April 15, 2013 at 7:59 AM ET
Few cars have had a more striking presence – or a longer-term impact – than the legendary Jaguar E-Type. When it first burst onto the automotive scene in 1961 it was hailed as one of the most beautiful cars of all time -- sleek, elegant and in sharp contrast to most of what was rolling off global assembly lines at the time, especially the lumbering finned behemoths from Detroit.
While the British maker has delivered a number of other well-received products during the half-century since, nothing has matched the power of the E-Type. Not until now, anyway. The new Jaguar F-Type that will start reaching U.S. showrooms in the weeks ahead is being hailed as its spiritual successor – in fact, the first true sports car bearing the “Leaper” logo since the original E-Type went out of production in 1974.
For Jaguar, it couldn’t have come along at a better time, admits global brand chief Adrian Hallmark, who suggests “Jaguar without a sports car is as incomplete as Ferrari without a sports car.”
Few manufacturers have had more of a roller-coaster ride than Jaguar since the marque was founded by Sir William Lyons in 1922. Despite its success on the race track and reputation for delivering sensual, elegant designs, it came perilously close to collapse, eventually being gathered up with much of the rest of the British auto industry and nationalized.
In 1989, Ford Motor Co. took control and invested billions to transform Jaguar into the heart of what became the Premier Automotive Group, or PAG, a collection of European – mostly British -- luxury brands that also included Land Rover, Aston Martin and Volvo.
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Ford’s appetite for growth was big – perhaps too big. So while several new models, such as the redesigned XJ “saloon,” or sedan, flagship, won kudos, Jaguar also took heat for more flawed offerings like the X-Type. The little four-door was little more than a gussied-up version of a compact Ford offering – at a significantly higher price.
With demand lagging far behind expectations – and with the PAG’s chief sponsor Ford CEO Jacques Nasser, ousted in a boardroom coup -- Jaguar began to languish. By 2007, as new Chief Executive Alan Mulally came aboard, hoping to keep Ford from bankruptcy, it became clear that Jaguar had to go. But would it be tossed on the automotive trash heap along with so many other once-famous car brands or find a new, more dedicated buyer?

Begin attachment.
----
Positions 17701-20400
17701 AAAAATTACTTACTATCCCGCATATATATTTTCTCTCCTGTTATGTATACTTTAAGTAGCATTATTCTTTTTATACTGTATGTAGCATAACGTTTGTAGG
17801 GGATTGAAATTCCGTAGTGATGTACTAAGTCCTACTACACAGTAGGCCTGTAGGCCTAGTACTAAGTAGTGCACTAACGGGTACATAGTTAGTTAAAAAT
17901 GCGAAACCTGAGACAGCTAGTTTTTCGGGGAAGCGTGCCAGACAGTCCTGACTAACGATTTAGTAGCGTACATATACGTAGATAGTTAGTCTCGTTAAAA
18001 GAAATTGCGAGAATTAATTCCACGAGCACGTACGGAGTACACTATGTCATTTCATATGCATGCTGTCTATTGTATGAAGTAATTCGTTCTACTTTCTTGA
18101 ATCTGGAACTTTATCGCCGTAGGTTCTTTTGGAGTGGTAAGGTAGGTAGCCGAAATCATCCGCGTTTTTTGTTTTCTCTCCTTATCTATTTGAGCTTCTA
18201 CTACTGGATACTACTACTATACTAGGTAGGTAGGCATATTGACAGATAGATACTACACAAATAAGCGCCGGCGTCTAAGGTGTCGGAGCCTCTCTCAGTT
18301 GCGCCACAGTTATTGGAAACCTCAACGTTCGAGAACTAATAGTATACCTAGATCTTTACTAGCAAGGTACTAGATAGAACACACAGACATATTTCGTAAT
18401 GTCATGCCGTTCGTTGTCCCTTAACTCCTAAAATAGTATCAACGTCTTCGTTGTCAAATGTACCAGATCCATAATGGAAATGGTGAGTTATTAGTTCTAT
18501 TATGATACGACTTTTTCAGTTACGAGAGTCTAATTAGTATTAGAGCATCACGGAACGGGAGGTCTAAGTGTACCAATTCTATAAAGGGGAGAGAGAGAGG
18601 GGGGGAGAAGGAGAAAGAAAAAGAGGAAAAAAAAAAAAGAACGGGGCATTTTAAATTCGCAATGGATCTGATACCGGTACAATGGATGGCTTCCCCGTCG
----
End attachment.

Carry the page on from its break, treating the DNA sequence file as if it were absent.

The empire struck back. Despite declining sales, Ford agreed to sell the once-proud symbol of U.K. manufacturing prowess to one of the most powerful conglomerates in the old British Commonwealth. Along with Land Rover, Jaguar was, in 2008, part of the ambitious, Indian-based Tata Motors, sold for about $3 billion, or less than half what Ford had paid for the original two.
There were plenty of skeptics who believed Tata had still overpaid. Jaguar continued a desperate slide, especially after the weak reception of the latest XJ.
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Land Rover, on the other hand, has been delivering its strongest showing ever, thanks to the new Evoq and other offerings – the latest Range Rover remake already all but sold out. That has encouraged the Indian parent to loosen the purse strings for both makers, according to Ralf Speth, the German executive overseeing the joint JLR operations.
The latest updates from Jaguar have been more carefully targeted to the image one might expect of the luxury brand. They’ve recognized what brand boss Hallmark describes as the “three pillars” that Jaguar must rest upon:
- Innovative and “seductive” design that is “the most appealing” in any segment the maker competes;
- A truly connected feel between driver, car and the road;
- Serious power and performance.
Notably, Jaguar has recently doubled the number of its R-line high-performance models, such as the 550-horsepower XJR that debuted earlier this month at the New York International Auto Show and the “track-focused” $174,000 XKR-S GT -- of which just 30 will be made.
Jaguar has added a range of new powertrains, including a new V-6 line, and the all-wheel-drive offerings desperately needed in snowbelt states, such as the New York region, where luxury brands without all-wheel-drive have had little traction in recent years.
For the first quarter of 2013, the payoff has been a 34 percent jump in sales in the U.S., the British marque’s largest national market – albeit off some truly lamentable numbers last year.
Jaguar won’t say what their sales targets are for the new F-Type, though Speth and other officials insist they won’t need huge numbers to generate a profit. But while some black ink would be helpful, what the new sports car really has to do is to “give us that continuity, that recognition” that will put Jaguar back on the global luxury car map, contends Ian Callum, its chief designer.
There are, of course, a lot more offerings to compete with than back in the 1960s. But given the throngs of potential buyers who have been checking out the F-Type, whether online or on this year’s auto show circuit, the new sports car already appears to be doing that job.
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